Argentina does not have the mining tradition of other South American countries, but this could begin to change. The government wants to draw 30 billion dollars in foreign investment to tap the great mining potential along the eastern slope of the Andes mountain range, stretching from north to south.
The Argentine biodiesel industry, which in the last 10 years has become one of the most powerful in the world, has an uncertain future, faced with protectionist measures in the United States and Europe and doubts in the international scenario about the environmental impact of these fuels based on agricultural products.
After 15 long years of public campaigns and debates in which different political, social and business sectors held marches and counter-protests, Argentina finally has a new law that guarantees access to public information.
The territorial claims of hundreds of indigenous communities, which extend throughout most of Argentina's vast geography, burst onto the public agenda of a country built by and for descendants of European colonisers and immigrants, accustomed to looking at native people as outsiders.
The first thing anyone who looks at any official document this year in Argentina will read is: “2017, the year of renewable energies.” This indicates the importance that the government gives to the issue, although translating the slogan into reality does not seem as easy as putting it in the headings of public documents.
Hand in hand with UN Environment and the Inter-American Development Bank (IDB), the People’s Bank of China (PBoC) disembarked in the Argentine capital to prompt this country to adopt and promote the agenda of so-called green finance, which supports clean or sustainable development projects and combats climate change.
Development in Argentina in the second half of the 19th century and the first half of the 20th century was closely tied to that of the railway. The eighth largest country in the world, Argentina’s economy grew through exporting agricultural and livestock products, and the railways were key to founding centres of population and transporting goods to the ports.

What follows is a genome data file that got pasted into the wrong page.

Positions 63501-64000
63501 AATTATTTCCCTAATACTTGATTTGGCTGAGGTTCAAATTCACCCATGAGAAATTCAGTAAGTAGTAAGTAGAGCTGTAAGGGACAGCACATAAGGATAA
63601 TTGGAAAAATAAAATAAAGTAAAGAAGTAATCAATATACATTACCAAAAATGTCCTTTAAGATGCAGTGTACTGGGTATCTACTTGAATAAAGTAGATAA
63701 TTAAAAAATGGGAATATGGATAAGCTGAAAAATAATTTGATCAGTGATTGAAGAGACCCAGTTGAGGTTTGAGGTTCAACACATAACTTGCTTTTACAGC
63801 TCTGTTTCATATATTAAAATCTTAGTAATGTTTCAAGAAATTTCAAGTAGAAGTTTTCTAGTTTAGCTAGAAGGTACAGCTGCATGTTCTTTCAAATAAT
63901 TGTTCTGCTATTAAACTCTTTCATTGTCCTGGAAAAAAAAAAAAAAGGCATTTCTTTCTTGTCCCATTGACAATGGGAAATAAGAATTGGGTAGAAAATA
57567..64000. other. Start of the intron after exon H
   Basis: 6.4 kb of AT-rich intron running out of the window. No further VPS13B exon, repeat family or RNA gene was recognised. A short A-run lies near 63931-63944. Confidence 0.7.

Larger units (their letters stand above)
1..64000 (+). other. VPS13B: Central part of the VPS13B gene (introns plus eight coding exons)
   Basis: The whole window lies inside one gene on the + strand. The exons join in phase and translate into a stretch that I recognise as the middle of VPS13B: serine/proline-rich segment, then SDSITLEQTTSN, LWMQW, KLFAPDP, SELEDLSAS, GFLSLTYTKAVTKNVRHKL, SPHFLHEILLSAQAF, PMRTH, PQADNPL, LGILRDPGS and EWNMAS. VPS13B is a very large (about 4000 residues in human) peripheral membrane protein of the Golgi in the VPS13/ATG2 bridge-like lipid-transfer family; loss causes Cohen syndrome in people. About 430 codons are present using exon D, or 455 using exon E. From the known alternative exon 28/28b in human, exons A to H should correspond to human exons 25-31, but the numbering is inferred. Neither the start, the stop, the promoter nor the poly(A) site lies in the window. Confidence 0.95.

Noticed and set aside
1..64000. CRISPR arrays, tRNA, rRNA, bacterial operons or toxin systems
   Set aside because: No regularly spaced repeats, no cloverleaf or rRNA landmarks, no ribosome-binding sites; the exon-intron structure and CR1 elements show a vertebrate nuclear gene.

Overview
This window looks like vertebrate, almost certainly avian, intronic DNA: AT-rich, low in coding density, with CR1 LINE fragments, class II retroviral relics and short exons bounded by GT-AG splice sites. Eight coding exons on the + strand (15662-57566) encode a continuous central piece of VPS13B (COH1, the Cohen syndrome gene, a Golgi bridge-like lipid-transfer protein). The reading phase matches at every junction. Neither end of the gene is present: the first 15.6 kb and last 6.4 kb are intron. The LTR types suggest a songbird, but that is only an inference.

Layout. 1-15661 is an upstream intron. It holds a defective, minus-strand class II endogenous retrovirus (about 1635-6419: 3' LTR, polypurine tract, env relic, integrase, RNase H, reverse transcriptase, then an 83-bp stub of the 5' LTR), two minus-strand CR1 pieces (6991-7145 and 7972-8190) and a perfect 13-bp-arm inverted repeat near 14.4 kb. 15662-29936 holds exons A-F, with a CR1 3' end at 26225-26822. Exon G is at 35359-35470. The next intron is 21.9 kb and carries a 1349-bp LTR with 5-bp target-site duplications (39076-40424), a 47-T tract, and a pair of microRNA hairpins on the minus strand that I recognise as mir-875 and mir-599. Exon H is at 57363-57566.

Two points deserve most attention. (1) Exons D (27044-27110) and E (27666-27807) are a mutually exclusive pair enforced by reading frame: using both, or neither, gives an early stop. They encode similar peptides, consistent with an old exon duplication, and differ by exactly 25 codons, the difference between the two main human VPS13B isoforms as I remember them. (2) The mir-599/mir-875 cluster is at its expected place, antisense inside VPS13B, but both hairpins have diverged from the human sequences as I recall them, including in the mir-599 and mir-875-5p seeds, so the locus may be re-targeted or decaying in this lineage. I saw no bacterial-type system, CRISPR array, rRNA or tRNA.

Two new nuclear power plants, to cost 14 billion dollars, will give a new impetus to Argentina’s relation with atomic energy, which began over 60 years ago. President Mauricio Macri made the announcement from China, the country that is to finance 85 per cent of the works.
In January 2008, Rosana Galliano was shot to death in Exaltación de la Cruz, a rural municipality 80 km from Argentina’s capital, Buenos Aires. Her ex-husband, José Arce, who was sentenced to life in prison, had hired hitmen to kill her.
What at first was terrible news that outraged a large proportion of Argentine society, who see the conviction and imprisonment of dictatorship-era human rights violators as an irrevocable achievement for democracy, became a cause for celebration a week later.
Since a US Energy Information Administration (EIA) report announced in 2011 that Argentina had some of the world’s biggest shale oil and gas reserves, the dream of prosperity has been on the minds of many people in this South American nation where nearly a third of the population lives in poverty.
Argentina and the United Arab Emirates (UAE) agreed Friday Mar. 17 to explore the possibility of this South American country receiving investment from the Gulf nation, particularly tourism and health, while they pledged to strengthen bilateral relations and increase trade.
Is it possible to spend 5.2 billion dollars to clean up a river which is just 64-km-long and get practically no results? Argentina is showing that it is.
Organic agriculture is rapidly expanding in Argentina, the leading agroecological producer in Latin America and second in the world after Australia, as part of a backlash against a model that has disappointed producers and is starting to worry consumers.
Her seven children have grown up, but she now takes care of a young grandson while working in her organic vegetable garden in El Pato, south of the city of Buenos Aires. Olga Campos wants for them what she wasn’t able to achieve: an education to forge a different future.
In Argentina, teachers, students and trade unionists are protesting against mass redundancies in education, which they say are part of a process of undermining public education and a move towards a new model based on market needs.
Now that the wind no longer blows her roof off and her house belongs to her, Cristina López feels safe in the shantytown where she lives on the outskirts of the Argentine capital. But she and her neighbours still need to win respect for many more rights they have been denied.
In plain and simple language, an Argentine video aimed at teenagers explains how to get sexual pleasure while being careful. Its freedom from taboos is very necessary in Latin American countries where one in five girls becomes a mother by the time she is 19 years old.
For the inhabitants of “Bajo Autopista” (Under the Freeway), a slum built under an expressway in the Argentine capital, “they” are the people who live in areas with everything that is denied to “us” – a simple definition of social inclusion and a metaphor for urban inequality.
Family farmers in the northern Argentine province of Chaco are gaining a new appreciation of the common prickly pear cactus, which is now driving a new kind of local development.
In a semiarid region in the northeast Argentine province of Chaco, small farmers have adopted a simple technique to ensure a steady water supply during times of drought: they harvest the rain and store it in tanks, as part of a climate change adaptation project.